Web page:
Similar groups dropped millions of dollars on South Carolina's most recent gubernatorial race in 2018, one of the most expensive contests in state history. That included more than $1.7 million in outside spending that assisted Gov. Henry McMaster.
Similar spending also played a significant role in 2016 when state Sen. Larry Martin, R-Pickens, was running for his 13th term in the Legislature.
In that case, a group called Better Future for Our Community spent roughly $200,000 attacking Martin in the lead-up to his primary runoff.
Martin, who served as Senate Judiciary Chairman before Rankin, ultimately lost to his opponent, Rex Rice, in that election.
At that time, Martin had no idea who was behind the outside spending. But that changed in 2018.
A state grand jury investigating corruption in the Legislature released a report that outed the South Carolina Association of Justice — a collection of trial attorneys — as the real power behind Better Future for Our Community.
It was a rare peek into how these dark money organizations operate, and it provided a prominent example of how special interest groups mask their identity while spending huge sums of money to influence voters.
The members of the state grand jury went so far as to call on state lawmakers to require more transparency and accountability for the outside groups spending money on state elections.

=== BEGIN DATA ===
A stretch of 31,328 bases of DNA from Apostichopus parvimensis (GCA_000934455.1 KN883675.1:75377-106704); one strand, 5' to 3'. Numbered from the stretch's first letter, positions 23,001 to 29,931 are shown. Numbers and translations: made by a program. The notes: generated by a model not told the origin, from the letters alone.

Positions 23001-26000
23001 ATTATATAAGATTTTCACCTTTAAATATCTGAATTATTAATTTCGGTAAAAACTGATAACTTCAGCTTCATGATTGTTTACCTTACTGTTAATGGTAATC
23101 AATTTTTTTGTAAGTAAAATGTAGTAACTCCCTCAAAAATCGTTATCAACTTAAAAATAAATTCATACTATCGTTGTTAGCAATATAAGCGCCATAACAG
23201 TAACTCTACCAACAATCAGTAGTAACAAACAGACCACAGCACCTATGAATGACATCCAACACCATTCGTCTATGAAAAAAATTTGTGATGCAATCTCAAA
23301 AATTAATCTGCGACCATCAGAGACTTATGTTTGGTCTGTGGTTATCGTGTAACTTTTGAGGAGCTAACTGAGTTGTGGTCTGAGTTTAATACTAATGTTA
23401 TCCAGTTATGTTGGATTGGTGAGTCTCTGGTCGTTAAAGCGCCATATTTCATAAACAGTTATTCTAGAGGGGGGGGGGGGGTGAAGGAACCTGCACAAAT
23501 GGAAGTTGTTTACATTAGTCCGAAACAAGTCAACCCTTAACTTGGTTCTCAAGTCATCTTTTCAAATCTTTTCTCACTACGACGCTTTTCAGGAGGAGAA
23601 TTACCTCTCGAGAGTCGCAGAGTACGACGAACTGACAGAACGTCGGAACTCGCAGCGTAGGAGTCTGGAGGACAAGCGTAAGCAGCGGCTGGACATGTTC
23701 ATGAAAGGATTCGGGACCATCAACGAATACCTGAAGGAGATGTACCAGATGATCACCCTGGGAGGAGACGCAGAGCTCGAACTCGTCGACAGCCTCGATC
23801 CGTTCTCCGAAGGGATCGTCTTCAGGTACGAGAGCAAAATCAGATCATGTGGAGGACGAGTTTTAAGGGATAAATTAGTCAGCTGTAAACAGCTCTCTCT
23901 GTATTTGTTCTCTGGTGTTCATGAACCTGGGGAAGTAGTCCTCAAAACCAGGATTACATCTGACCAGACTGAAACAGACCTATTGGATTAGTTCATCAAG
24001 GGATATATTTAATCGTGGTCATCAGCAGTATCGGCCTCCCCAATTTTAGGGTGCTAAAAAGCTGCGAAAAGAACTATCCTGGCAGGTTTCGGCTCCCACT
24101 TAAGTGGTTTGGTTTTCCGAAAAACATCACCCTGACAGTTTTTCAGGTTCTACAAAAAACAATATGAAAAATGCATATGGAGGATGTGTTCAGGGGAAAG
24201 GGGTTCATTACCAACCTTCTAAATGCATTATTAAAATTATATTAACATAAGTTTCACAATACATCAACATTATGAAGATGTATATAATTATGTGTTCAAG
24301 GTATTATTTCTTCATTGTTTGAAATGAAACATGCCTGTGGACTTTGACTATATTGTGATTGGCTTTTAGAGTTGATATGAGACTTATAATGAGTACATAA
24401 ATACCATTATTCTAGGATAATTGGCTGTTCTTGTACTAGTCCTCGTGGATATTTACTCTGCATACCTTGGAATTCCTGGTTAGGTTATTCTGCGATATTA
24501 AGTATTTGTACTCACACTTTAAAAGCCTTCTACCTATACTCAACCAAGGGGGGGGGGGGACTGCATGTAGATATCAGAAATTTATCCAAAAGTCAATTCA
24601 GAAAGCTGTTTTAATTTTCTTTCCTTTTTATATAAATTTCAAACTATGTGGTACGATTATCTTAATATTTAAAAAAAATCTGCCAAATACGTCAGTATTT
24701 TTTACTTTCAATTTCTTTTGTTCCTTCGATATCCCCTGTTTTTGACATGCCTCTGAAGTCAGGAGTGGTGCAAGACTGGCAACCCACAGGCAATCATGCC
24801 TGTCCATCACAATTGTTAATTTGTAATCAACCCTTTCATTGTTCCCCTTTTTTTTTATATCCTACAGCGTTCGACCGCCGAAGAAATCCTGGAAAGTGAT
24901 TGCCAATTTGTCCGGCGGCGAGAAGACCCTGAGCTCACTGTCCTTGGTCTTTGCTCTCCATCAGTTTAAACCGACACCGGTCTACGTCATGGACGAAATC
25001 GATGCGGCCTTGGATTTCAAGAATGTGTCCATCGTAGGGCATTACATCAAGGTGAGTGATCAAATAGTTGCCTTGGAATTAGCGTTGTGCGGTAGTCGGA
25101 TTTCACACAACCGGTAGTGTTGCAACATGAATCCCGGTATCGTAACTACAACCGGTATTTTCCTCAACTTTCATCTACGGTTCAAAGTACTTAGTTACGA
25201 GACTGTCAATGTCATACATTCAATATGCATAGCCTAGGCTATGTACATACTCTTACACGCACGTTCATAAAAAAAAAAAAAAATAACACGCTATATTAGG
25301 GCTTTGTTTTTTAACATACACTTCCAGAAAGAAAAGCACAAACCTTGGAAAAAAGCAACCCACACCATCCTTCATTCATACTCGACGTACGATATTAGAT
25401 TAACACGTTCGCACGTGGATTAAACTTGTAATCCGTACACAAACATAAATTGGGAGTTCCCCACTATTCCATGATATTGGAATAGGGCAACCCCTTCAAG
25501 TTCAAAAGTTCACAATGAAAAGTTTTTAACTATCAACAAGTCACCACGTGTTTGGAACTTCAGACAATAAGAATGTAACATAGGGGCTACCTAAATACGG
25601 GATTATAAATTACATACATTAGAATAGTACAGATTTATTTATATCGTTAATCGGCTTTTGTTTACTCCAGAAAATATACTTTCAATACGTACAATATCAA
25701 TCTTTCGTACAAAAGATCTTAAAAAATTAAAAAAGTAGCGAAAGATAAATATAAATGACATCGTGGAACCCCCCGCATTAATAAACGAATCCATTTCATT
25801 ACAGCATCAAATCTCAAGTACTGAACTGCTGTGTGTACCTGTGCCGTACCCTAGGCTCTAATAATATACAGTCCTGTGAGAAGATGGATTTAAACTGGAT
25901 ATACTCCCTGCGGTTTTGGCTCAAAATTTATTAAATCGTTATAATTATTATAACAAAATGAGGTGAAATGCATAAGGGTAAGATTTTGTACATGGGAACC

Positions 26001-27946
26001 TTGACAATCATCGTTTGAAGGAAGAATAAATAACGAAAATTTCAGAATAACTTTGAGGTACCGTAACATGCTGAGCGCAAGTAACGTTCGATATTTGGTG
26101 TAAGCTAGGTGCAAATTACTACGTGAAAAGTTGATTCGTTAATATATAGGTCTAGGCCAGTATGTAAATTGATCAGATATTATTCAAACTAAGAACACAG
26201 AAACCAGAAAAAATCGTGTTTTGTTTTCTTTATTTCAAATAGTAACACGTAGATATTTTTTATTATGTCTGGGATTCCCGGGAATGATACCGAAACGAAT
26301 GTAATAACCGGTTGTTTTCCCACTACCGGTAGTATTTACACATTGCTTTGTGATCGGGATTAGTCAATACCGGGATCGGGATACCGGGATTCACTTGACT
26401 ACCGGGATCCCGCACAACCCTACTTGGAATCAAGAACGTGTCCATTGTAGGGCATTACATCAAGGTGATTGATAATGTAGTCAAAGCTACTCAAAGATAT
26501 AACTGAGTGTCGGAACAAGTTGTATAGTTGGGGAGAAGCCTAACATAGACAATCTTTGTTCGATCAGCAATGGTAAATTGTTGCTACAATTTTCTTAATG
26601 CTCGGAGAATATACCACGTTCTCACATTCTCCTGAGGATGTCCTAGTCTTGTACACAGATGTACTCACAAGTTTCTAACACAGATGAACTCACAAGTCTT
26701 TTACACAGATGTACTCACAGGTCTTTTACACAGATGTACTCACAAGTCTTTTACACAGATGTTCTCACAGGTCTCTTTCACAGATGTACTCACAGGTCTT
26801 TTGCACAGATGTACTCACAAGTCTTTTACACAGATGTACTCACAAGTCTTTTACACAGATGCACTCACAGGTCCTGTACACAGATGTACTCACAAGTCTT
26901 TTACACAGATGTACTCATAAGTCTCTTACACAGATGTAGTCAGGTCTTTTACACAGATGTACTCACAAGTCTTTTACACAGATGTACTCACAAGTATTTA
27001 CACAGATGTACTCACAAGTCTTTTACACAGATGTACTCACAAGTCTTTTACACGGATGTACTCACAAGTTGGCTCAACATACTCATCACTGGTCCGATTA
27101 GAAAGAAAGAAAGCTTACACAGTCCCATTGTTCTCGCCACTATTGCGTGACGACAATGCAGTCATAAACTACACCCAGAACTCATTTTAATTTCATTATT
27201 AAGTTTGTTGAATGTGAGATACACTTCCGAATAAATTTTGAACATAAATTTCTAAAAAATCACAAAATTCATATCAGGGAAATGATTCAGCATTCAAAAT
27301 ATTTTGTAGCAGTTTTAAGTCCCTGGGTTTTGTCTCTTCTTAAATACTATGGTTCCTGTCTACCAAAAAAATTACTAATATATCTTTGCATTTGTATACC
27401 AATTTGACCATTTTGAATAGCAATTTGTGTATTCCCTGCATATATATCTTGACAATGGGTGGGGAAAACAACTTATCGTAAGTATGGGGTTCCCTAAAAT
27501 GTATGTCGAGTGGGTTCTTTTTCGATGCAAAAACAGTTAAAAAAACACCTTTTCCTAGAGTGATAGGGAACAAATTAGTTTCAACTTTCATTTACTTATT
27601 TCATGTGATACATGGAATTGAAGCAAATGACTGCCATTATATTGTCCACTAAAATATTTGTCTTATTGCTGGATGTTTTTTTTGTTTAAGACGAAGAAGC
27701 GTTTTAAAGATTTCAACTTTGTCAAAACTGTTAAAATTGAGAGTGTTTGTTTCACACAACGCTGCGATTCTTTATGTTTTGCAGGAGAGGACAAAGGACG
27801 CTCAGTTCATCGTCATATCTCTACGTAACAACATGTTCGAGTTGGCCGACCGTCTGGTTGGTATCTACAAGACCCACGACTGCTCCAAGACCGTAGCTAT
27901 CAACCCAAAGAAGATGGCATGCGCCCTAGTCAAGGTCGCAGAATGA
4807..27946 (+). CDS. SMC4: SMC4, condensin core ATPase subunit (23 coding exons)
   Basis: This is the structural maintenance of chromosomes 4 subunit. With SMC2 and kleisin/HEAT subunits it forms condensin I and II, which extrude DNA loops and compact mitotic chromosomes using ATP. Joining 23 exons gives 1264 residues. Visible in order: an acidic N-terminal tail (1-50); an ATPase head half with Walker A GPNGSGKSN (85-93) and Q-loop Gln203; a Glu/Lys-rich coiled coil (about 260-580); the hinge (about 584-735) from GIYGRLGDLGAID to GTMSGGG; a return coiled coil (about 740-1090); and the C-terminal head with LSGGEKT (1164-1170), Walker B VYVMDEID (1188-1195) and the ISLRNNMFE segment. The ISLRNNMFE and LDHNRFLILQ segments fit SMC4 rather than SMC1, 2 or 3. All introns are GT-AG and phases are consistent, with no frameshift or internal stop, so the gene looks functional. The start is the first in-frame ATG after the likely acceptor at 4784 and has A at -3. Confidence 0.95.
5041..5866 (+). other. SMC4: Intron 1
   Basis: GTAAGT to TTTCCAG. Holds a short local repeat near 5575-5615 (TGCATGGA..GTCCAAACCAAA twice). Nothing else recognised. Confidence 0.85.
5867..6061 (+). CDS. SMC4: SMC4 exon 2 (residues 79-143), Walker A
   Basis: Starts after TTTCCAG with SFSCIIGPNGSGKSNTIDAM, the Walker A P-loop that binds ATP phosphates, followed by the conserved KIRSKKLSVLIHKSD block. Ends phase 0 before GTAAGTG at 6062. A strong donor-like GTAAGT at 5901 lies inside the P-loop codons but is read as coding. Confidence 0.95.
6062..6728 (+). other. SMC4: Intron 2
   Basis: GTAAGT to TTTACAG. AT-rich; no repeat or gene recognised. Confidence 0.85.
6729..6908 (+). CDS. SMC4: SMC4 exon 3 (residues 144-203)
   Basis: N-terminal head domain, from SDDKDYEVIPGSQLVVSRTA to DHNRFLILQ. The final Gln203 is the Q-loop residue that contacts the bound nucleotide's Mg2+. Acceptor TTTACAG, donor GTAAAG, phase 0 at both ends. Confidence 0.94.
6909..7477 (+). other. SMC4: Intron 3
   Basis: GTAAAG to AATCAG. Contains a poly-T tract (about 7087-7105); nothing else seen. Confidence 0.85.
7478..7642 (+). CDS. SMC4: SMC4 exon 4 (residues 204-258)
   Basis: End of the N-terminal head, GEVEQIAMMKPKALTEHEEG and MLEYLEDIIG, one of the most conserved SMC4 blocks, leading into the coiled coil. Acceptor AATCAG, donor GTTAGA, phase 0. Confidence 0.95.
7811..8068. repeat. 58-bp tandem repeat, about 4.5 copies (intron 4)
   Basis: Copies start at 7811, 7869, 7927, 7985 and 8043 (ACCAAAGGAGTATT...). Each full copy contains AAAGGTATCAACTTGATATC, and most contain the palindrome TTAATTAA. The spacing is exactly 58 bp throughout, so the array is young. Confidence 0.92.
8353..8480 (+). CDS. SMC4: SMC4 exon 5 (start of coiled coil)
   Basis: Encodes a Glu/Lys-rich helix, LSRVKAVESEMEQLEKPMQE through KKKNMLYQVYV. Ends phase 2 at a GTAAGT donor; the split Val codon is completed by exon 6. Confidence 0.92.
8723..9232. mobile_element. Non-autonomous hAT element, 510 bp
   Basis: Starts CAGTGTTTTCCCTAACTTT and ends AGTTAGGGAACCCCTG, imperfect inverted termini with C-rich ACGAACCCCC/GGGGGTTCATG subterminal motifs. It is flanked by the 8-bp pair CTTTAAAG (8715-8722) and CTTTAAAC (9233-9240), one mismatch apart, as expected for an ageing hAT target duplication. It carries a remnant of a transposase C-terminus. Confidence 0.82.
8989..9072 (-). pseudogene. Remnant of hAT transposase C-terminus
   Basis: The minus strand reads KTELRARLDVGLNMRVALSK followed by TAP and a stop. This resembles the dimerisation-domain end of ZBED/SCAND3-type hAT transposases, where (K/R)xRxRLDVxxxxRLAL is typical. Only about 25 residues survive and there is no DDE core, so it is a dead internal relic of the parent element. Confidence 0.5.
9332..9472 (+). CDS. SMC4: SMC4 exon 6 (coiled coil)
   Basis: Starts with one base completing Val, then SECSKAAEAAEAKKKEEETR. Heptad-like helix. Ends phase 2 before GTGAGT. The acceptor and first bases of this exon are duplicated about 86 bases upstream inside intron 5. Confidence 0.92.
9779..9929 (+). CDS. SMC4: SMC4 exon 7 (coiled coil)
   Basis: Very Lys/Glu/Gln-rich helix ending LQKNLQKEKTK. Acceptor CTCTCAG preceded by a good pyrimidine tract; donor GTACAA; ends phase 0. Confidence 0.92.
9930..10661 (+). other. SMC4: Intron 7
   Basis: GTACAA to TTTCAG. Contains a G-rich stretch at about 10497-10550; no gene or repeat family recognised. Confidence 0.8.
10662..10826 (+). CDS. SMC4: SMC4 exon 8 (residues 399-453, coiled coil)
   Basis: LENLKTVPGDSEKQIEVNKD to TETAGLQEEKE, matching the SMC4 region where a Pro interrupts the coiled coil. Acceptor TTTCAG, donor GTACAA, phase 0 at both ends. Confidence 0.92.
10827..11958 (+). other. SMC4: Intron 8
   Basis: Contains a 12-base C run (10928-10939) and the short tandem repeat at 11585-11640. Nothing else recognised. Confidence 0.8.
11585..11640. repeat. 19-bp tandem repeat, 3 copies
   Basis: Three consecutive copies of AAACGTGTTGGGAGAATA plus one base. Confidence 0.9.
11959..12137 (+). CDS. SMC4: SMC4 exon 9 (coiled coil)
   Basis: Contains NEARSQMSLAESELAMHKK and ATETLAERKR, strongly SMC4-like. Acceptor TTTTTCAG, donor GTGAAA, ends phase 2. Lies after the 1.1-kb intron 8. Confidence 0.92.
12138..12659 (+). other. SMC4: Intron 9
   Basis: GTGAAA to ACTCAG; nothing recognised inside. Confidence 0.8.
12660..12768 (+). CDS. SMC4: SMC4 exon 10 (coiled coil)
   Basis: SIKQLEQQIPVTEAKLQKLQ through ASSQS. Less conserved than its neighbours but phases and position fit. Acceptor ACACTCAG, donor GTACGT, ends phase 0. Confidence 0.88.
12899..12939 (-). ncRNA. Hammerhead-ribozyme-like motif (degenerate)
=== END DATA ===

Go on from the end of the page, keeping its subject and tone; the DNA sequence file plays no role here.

But as Rankin's race proved, nothing has changed.
A state for sale?
Rankin could play a huge role in strengthening the state's campaign finance laws now that he retained his seat in the Legislature. No Democrat filed.
Any bill attempting to increase disclosure requirements for dark money groups would need to go through the Senate Judiciary Committee, which Rankin has immense influence over as the chairman.
In an interview, Rankin said he has long been opposed to dark money and his "surreal, strange" experience as the target of it did not change his views.
"I am no more emboldened to do it than before," Rankin said. "This can't be about, 'Luke Rankin is upset' or 'fill-in-the-blank is upset.' It's not about me. It's about us as a state being for sale to the highest bidder. Why would we not want to find out (who is funding the ads) and that be required?"
Rankin is not the first influential lawmaker to back restrictions on dark money only to see the issue fail to gain traction.
Senate Finance Committee chairman Hugh Leatherman, arguably the most powerful politician in the state, introduced his own bill to regulate dark money years ago after he was subjected to significant outside spending in his own 2016 GOP primary.
But even Leatherman, R-Florence, could not get the measure to move out of a judiciary subcommittee. Leatherman would still support increasing transparency on dark money, a spokesman said.
"You can't just sit and watch injustice take place," Rankin said. "You've got to speak because, while you're not necessarily in the crosshairs at this point, in time it will be about you."
Rep. Gary Clary, R-Clemson, has been one of the most outspoken proponents of reforming the state's laws. But Clary, who is leaving public office in November, is unsure if the Republican-led Legislature is truly serious about fixing the holes dark money groups use to escape public scrutiny in South Carolina.
"These groups know no bounds, and until we have better reporting, it's only going to continue to get worse," Clary said. "What this says to me is that the General Assembly is OK with it, because they continue to allow it, in spite of the fact that every two years we go through this same insanity."